In a press release, Cermaq stated that while it already reports on a broad set of fish health and welfare indicators, this is the first step towards developing key performance indicators (KPIs) for measuring fish welfare as defined in FishWell, which was written using advice from experts at the University of Stirling, as well as Norway’s Institute of Marine Research, Veterinary Institute, and North University.
Cermaq said it wants its fish to thrive, grow and be healthy, pointing out that a fish with good welfare is healthier, performs better and ultimately has better quality, which is essential for the productivity and sustainability of Cermaq’s farming operations in Norway, Chile and British Columbia in Canada.
Summary of knowledge
In the FishWell report a wide group of scientists summarise the knowledge of fish welfare and recommend how this can be incorporated into production processes as well as in procedures for handling fish. Cermaq said it has used these recommendations to enhance fish welfare throughout its operations.
The company, a wholly-owned subsidiary of Japan’s Mitsubishi Corporation, said it continually strives to meet the needs of the fish, and constant improvement, research and innovation is a part of its culture.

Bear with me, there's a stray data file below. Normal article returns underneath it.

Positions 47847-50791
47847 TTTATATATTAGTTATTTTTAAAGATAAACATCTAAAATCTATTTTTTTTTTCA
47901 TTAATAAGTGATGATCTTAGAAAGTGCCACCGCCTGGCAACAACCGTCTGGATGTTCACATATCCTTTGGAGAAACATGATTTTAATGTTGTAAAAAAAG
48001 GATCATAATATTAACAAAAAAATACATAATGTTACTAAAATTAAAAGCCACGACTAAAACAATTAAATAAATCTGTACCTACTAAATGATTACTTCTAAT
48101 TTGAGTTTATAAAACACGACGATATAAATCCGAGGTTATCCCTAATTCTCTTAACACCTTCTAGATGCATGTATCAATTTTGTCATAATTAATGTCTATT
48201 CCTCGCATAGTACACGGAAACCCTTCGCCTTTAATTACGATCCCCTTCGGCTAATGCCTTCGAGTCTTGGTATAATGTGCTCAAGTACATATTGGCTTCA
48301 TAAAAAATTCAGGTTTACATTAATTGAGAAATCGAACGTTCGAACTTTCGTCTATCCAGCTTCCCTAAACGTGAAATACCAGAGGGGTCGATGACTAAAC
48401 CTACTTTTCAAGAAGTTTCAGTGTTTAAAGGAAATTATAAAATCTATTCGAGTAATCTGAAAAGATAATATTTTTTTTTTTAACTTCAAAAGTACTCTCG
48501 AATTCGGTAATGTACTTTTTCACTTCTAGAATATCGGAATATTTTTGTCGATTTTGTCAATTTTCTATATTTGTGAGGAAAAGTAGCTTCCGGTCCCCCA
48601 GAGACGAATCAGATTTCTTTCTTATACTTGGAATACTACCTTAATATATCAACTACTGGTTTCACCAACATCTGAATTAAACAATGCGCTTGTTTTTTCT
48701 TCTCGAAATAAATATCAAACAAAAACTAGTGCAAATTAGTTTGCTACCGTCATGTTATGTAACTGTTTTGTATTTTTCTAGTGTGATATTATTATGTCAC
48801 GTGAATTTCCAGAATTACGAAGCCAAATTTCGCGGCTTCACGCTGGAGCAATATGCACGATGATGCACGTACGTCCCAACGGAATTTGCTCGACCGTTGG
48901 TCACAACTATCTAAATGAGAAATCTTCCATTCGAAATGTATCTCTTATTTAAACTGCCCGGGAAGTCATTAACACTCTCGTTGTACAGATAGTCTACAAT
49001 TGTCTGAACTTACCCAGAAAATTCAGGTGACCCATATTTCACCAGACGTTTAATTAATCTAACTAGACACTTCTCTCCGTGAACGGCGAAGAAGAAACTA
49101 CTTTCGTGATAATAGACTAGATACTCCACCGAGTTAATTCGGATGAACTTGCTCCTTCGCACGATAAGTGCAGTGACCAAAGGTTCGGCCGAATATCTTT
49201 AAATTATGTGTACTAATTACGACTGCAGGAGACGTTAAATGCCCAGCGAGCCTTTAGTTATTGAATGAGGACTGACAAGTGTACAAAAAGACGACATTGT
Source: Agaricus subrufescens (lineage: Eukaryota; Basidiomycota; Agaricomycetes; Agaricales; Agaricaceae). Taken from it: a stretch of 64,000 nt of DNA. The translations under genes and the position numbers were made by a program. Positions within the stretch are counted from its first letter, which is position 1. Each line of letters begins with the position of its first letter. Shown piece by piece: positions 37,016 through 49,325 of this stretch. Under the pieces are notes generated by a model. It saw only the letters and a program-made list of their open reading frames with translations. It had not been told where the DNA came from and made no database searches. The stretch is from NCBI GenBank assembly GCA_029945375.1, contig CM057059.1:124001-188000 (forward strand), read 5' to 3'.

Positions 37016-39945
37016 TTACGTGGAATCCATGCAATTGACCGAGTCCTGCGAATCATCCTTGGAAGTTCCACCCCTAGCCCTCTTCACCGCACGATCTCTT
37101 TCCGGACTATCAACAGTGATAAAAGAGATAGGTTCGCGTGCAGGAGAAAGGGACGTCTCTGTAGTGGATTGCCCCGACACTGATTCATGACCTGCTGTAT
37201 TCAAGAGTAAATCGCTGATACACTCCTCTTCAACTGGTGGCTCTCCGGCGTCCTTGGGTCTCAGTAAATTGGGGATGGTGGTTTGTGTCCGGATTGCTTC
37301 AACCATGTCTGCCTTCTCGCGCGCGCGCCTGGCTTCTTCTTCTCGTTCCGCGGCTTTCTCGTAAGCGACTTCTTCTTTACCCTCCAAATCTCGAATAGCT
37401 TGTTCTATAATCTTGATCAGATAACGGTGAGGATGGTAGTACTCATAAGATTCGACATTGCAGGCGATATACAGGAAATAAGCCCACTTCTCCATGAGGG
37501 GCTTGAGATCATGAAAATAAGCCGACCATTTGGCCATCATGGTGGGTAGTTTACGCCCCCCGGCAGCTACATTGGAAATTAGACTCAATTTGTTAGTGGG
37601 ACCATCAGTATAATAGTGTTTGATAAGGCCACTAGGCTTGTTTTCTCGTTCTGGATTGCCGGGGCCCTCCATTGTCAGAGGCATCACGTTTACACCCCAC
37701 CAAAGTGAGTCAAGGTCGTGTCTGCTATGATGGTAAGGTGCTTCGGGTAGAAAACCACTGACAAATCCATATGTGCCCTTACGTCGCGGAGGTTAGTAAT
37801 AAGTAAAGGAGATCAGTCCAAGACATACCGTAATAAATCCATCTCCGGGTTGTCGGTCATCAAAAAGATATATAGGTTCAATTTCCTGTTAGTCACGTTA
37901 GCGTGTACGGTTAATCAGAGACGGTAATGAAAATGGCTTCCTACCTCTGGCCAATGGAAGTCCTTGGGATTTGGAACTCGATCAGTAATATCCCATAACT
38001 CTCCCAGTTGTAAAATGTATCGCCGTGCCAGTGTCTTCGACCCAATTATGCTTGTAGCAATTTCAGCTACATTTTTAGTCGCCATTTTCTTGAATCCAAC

“A real change-maker for monitoring fish welfare will only be seen when we move towards individualised farming. Then we can monitor and treat individual fish, not the entire stock in the pen. This is where iFarm provides a solution,” said R&D director Olai Einen.
Cermaq’s iFarm concept, when developed, will be able to measure the external fish health and welfare parameters presented in FishWell. The company says that by sorting and treating individual fish, the welfare for all fish in the pen will increase and mortality rates will be dramatically reduced.
The idea behind the iFarm is that fish are kept at a deeper level than in a conventional cage, which also keeps them below the lice-belt in the sea.
Each time a fish surfaces to fill its swim bladder with air it must pass through a tube containing a device that detects and recognises each individual fish and reports any irregularities. Fish with disease, lice or other issues can easily be taken out of production.
The device uses several cameras, and the geometry and design of the tube will be optimised for image recognition. The company Biosort is behind the technology for image recognition and sorting fish out of production.